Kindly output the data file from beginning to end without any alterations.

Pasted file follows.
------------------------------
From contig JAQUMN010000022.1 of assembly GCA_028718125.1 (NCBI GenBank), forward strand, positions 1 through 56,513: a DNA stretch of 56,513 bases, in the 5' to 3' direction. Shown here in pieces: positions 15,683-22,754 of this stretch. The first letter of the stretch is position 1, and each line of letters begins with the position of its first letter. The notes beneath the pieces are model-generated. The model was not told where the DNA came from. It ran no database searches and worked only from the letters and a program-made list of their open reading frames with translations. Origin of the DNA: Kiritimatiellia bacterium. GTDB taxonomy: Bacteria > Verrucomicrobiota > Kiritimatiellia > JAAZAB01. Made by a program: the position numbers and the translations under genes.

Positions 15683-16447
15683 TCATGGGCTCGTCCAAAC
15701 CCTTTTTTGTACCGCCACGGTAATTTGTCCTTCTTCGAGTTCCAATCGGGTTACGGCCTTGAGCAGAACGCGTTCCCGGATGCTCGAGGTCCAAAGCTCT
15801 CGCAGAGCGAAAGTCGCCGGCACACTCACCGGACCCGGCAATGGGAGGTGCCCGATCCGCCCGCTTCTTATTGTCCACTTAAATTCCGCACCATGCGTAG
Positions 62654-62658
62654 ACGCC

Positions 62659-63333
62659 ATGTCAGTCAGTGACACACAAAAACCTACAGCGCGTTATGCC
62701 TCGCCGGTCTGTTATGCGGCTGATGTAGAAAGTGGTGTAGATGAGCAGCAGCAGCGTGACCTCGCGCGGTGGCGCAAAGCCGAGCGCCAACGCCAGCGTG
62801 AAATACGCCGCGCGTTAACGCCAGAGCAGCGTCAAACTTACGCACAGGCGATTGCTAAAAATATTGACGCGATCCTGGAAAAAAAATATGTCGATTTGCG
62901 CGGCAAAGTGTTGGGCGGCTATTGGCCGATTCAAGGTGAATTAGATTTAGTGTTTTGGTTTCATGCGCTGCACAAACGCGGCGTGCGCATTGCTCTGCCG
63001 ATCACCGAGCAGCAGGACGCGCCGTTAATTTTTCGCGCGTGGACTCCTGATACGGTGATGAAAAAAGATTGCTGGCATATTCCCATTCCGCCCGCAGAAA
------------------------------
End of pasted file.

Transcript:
From contig JAQUMN010000022.1 of assembly GCA_028718125.1 (NCBI GenBank), forward strand, positions 1 through 56,513: a DNA stretch of 56,513 bases, in the 5' to 3' direction. Shown here in pieces: positions 15,683-22,754 of this stretch. The first letter of the stretch is position 1, and each line of letters begins with the position of its first letter. The notes beneath the pieces are model-generated. The model was not told where the DNA came from. It ran no database searches and worked only from the letters and a program-made list of their open reading frames with translations. Origin of the DNA: Kiritimatiellia bacterium. GTDB taxonomy: Bacteria > Verrucomicrobiota > Kiritimatiellia > JAAZAB01. Made by a program: the position numbers and the translations under genes.

Positions 15683-16447
15683 TCATGGGCTCGTCCAAAC
15701 CCTTTTTTGTACCGCCACGGTAATTTGTCCTTCTTCGAGTTCCAATCGGGTTACGGCCTTGAGCAGAACGCGTTCCCGGATGCTCGAGGTCCAAAGCTCT
15801 CGCAGAGCGAAAGTCGCCGGCACACTCACCGGACCCGGCAATGGGAGGTGCCCGATCCGCCCGCTTCTTATTGTCCACTTAAATTCCGCACCATGCGTAG
Positions 62654-62658
62654 ACGCC

Positions 62659-63333
62659 ATGTCAGTCAGTGACACACAAAAACCTACAGCGCGTTATGCC
62701 TCGCCGGTCTGTTATGCGGCTGATGTAGAAAGTGGTGTAGATGAGCAGCAGCAGCGTGACCTCGCGCGGTGGCGCAAAGCCGAGCGCCAACGCCAGCGTG
62801 AAATACGCCGCGCGTTAACGCCAGAGCAGCGTCAAACTTACGCACAGGCGATTGCTAAAAATATTGACGCGATCCTGGAAAAAAAATATGTCGATTTGCG
62901 CGGCAAAGTGTTGGGCGGCTATTGGCCGATTCAAGGTGAATTAGATTTAGTGTTTTGGTTTCATGCGCTGCACAAACGCGGCGTGCGCATTGCTCTGCCG
63001 ATCACCGAGCAGCAGGACGCGCCGTTAATTTTTCGCGCGTGGACTCCTGATACGGTGATGAAAAAAGATTGCTGGCATATTCCCATTCCGCCCGCAGAAA